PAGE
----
The Case of the Missing Earthquake Fault
Portola Valley straddles two tectonic plates (the North America Plate and the Pacific Plate). This region is one of the most seismically active in the World, and Life on the San Andreas Fault (the title of Town Historian and author Nancy Lund’s history of Portola Valley) would be a much riskier undertaking were it not for the founding citizenry, many of whom were professional scientists who volunteered their time and expertise to pioneer the comparatively safe development of geologically hazardous lands. The building standards they developed right here in Portola Valley for seismically safe construction and risk mitigation were later adopted by other municipalities and by the State of California.
The first step in mitigating the risk of death and destruction from an earthquake is knowing where the hazards are located. The San Andreas Fault has been well mapped and studied, and is visible to the naked eye at various locations in town (for those who know what to look for). And though it is the most hazardous fault, it is not the only seismic hazard residents face. There are other, smaller faults which could be sources of potentially devastating energy release. One such fault is the Hermit Fault (see below).
The Safety Element of our General Plan (2010 version, section 4143) states, in part, that the official Town Geology Map, maintained by the Town Geologist, shall:
Show active and potentially active faults on the town Geologic Map and Ground Movement Potential Map. On the Ground Movement Potential Map show required setbacks for buildings for human occupancy and add corresponding provisions to the zoning ordinance.” (our emphasis).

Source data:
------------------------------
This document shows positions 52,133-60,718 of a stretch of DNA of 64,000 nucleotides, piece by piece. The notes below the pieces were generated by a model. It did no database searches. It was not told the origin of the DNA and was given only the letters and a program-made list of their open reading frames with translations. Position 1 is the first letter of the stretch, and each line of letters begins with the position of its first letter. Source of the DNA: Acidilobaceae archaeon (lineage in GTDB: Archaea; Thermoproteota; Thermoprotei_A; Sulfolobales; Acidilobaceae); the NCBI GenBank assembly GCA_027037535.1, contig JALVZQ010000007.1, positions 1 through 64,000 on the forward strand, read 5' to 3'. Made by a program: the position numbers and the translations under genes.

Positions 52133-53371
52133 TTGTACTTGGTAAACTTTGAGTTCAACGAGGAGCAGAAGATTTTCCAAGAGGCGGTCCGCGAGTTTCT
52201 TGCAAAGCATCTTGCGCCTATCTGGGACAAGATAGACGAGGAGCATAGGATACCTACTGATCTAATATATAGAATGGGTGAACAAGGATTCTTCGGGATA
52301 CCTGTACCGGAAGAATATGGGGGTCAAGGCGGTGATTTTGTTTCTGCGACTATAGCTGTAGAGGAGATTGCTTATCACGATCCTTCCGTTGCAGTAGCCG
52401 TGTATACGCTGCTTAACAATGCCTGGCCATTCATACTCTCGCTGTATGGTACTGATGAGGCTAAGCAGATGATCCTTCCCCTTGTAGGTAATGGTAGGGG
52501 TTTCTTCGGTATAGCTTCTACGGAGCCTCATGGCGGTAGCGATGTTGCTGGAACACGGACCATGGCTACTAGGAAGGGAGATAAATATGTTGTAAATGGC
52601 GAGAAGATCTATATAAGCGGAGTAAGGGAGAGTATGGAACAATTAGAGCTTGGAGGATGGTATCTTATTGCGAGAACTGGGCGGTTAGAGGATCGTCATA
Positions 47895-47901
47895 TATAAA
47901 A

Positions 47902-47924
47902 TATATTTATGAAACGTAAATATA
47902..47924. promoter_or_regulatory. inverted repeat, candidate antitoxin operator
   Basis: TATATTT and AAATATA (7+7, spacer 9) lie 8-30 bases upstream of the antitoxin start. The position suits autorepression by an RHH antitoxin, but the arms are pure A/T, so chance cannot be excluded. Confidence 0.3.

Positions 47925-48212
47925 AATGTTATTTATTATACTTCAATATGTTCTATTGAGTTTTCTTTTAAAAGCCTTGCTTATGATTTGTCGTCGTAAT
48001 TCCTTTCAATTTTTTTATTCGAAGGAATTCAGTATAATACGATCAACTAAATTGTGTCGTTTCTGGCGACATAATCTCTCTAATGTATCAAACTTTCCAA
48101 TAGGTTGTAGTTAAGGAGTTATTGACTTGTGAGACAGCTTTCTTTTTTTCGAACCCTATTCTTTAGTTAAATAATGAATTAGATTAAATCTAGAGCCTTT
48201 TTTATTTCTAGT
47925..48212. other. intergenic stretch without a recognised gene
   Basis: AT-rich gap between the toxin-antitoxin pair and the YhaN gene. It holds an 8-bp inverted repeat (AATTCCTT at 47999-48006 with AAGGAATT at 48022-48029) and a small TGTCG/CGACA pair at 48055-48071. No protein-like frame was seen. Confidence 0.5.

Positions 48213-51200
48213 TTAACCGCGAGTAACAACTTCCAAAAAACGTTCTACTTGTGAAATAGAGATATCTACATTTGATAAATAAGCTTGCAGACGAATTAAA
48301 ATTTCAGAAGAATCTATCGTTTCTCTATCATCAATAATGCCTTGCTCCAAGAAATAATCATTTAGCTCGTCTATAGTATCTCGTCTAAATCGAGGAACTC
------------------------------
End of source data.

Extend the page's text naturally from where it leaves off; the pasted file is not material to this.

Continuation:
The 2010 revision of the Geologic Map, Town of Portola Valley, which was adopted by resolution and signed by then Mayor Toben, shows a fault known as the Hermit Fault, which crosses the Stanford Wedge, a Stanford University owned property which Stanford is actively seeking to develop.
The 2017 revision of the map (also available here), adopted by TC resolution, does not show the Hermit Fault. This is very strange, because according to a 2020 report by geologic consultant Michael Angell, who mapped the fault in 1995 and 1996, (findings from original field work available here; see pg 52) the evidence by him and others is conclusive that the fault exists and is potentially active.
2010 version of the Geologic Map clearly shows the Hermit Fault.
2017 version of the Geologic Map mysteriously does not show the Hermit Fault.
There has been no explanation for the discrepancy between the 2010 and 2017 map revisions. According to minutes of the January 20, 2021 Planning Commission meeting on the proposed Stanford development project, resident, professional geologist and member of the Geological Safety Committee, Nan Shostak, stated the following during public comment: